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Getting business done during lock down - how your governing documents allow you to get on with business during COVID-19

In an effort to reduce the spread of COVID-19, the Federal government has advised that non-essential gatherings must be cancelled. It goes without saying that this presents challenges and feelings of uncertainty amidst businesses that are required to hold meetings (among other duties) in the coming weeks and/or months.

This article outlines:

  • How businesses can hold meetings, issue notices and sign documents to help them make decisions without face-to-face meetings; and
  • how Cleardocs documents accommodate these measures.
Lyndel Nichele, Maddocks Lawyers

Meetings

Social distancing and lock-down rules should not be regarded as preventing businesses from getting on with decision making and proper governance.

ASIC has said as much, in its guidance to listed entities whose financial year ends on 31 December. For those companies with a 31 December financial year end, ASIC has advised it will not take action against those companies where:

  • Their AGM is postponed up to the end of July;
  • Their AGM is held as a "virtual meeting"; and
  • Supplementary notices are issued to shareholders no later than two business days prior to the scheduled date of the meeting providing instructions for online participation.

In support of this, ASIC advises that where entities have a constitution restricting online participation in an annual meeting, or that cannot otherwise provide effective online participation, those companies can rely on ASIC's "no action" position to defer annual meetings.

Entities should review their governing documents and corporate structure to determine how they can get on with business. The Cleardocs documents allow you to carry on meetings using technology in the following ways:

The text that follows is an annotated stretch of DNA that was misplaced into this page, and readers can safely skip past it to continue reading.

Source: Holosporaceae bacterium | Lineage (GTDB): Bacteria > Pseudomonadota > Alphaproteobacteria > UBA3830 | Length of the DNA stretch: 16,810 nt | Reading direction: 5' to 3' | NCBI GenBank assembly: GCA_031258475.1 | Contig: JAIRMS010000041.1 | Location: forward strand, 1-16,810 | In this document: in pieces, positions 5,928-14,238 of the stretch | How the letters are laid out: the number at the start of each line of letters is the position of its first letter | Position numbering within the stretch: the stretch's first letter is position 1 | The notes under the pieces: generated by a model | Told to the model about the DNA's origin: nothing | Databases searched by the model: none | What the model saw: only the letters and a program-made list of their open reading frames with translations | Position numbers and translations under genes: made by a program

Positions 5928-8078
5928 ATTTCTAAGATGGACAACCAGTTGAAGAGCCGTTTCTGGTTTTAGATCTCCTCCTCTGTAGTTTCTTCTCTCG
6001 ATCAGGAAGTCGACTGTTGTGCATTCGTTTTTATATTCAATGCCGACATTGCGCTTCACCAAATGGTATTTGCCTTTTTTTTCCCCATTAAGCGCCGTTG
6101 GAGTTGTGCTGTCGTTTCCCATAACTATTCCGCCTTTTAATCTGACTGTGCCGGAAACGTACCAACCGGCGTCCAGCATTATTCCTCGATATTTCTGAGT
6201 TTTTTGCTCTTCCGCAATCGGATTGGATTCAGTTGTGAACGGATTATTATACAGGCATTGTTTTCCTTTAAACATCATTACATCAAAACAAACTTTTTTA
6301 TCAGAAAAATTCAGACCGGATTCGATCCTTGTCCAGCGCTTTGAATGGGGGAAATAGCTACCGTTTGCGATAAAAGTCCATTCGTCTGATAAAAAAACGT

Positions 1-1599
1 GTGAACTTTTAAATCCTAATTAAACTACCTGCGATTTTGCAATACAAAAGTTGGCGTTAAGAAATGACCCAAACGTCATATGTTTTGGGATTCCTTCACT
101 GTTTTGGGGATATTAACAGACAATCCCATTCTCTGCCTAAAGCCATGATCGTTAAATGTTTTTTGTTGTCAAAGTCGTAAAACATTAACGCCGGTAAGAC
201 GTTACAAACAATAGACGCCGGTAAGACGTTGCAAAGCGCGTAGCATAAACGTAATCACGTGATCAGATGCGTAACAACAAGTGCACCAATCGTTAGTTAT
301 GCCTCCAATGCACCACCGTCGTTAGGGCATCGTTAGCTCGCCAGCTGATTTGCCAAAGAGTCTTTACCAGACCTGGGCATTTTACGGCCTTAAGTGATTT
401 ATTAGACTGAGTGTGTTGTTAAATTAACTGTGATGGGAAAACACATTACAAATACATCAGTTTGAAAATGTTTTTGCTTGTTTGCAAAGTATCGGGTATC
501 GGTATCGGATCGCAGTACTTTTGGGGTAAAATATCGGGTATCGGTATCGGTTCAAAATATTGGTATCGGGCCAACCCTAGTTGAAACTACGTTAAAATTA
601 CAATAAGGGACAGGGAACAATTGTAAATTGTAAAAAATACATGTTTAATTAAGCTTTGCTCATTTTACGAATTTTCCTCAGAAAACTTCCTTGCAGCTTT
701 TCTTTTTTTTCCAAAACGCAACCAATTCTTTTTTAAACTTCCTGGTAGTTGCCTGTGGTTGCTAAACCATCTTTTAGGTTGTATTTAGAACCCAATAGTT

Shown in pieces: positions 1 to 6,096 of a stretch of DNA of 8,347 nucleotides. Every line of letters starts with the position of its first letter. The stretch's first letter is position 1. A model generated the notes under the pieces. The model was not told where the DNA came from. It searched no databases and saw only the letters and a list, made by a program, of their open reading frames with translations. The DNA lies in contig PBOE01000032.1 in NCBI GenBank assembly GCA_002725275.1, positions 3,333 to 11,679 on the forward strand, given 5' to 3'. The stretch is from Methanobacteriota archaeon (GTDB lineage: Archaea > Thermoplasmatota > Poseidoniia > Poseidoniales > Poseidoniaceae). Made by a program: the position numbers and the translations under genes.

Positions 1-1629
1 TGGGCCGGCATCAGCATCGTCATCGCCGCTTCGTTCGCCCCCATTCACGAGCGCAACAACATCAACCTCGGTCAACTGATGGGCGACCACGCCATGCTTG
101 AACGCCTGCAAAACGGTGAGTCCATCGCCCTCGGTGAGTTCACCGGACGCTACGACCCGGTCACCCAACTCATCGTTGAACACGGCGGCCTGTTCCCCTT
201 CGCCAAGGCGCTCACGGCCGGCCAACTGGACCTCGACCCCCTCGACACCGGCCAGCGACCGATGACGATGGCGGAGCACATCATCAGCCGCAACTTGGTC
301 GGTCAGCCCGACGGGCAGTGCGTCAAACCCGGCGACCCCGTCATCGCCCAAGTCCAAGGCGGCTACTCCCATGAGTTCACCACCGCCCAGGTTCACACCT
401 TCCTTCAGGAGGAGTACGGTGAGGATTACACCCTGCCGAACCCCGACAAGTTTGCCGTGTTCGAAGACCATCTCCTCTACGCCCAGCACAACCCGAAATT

• Companies and Trusts: Any meeting of a company's directors - and a trustee company's directors - must be held in accordance with that company's constitution. The Cleardocs Company Constitution document (which governs companies and Trustees of trusts where the Trustee is a corporation) allows a meeting of directors to be convened at different venues, provided the technology used gives the directors at each venue a reasonable opportunity to participate. This means that meetings can be held by phone and other digital platforms such as Zoom, Skype, Microsoft Teams etc.
  • SMSFs: The Cleardocs SMSF Trust deed allows the trustee to hold meetings by phone, and given all the different platforms available on phones these days, there is no excuse for not convening meetings of trustees.
  • Unit Trusts: unit holder meetings are not required to be held where a resolution is passed which is signed by all the unit holders entitled to vote at a meeting of unit holders. This is valid and effective as if a meeting was in fact held. The resolution can be signed in counterparts and sent electronically to all the unit holders for signature by relying on the Electronic Transactions Act 1999 (Cth).

Signing documents and making decisions

Particular Cleardocs documents allow decisions to be made electronically. In some instances, the law requires that documents be signed in the presence of a witness and this cannot be achieved electronically - to date, no new laws have been effected to make this easier during the current COVID-19 isolation measures ? but there are still ways and means.

When establishing a company or a trust, the relevant documents need to be signed by the parties. In the case of a company signing under section 127 of the Corporations Act 2001 (Cth), the company director/s cannot sign the document electronically as the law does not permit the company signing in this way to rely on the Electronic Transactions Act 1999 (Cth). Therefore, to avoid any issues, when establishing a trust or company you should always sign in wet ink on a printed form of the document. Those signed documents can then be scanned and circulated as evidence that the documents have been properly signed.

The Cleardocs signing and decision-making requirements for various documents can be summarised as follows:

  • Company: circulating resolutions of the directors of the company can be signed in counterparts provided that all directors sign. Therefore all directors do not need to be present to sign the same document.